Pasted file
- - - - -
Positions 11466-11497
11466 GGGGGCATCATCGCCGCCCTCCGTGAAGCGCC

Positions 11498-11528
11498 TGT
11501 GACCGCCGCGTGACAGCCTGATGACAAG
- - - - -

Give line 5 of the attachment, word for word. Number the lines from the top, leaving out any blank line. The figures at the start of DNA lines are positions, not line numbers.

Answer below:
11501 GACCGCCGCGTGACAGCCTGATGACAAG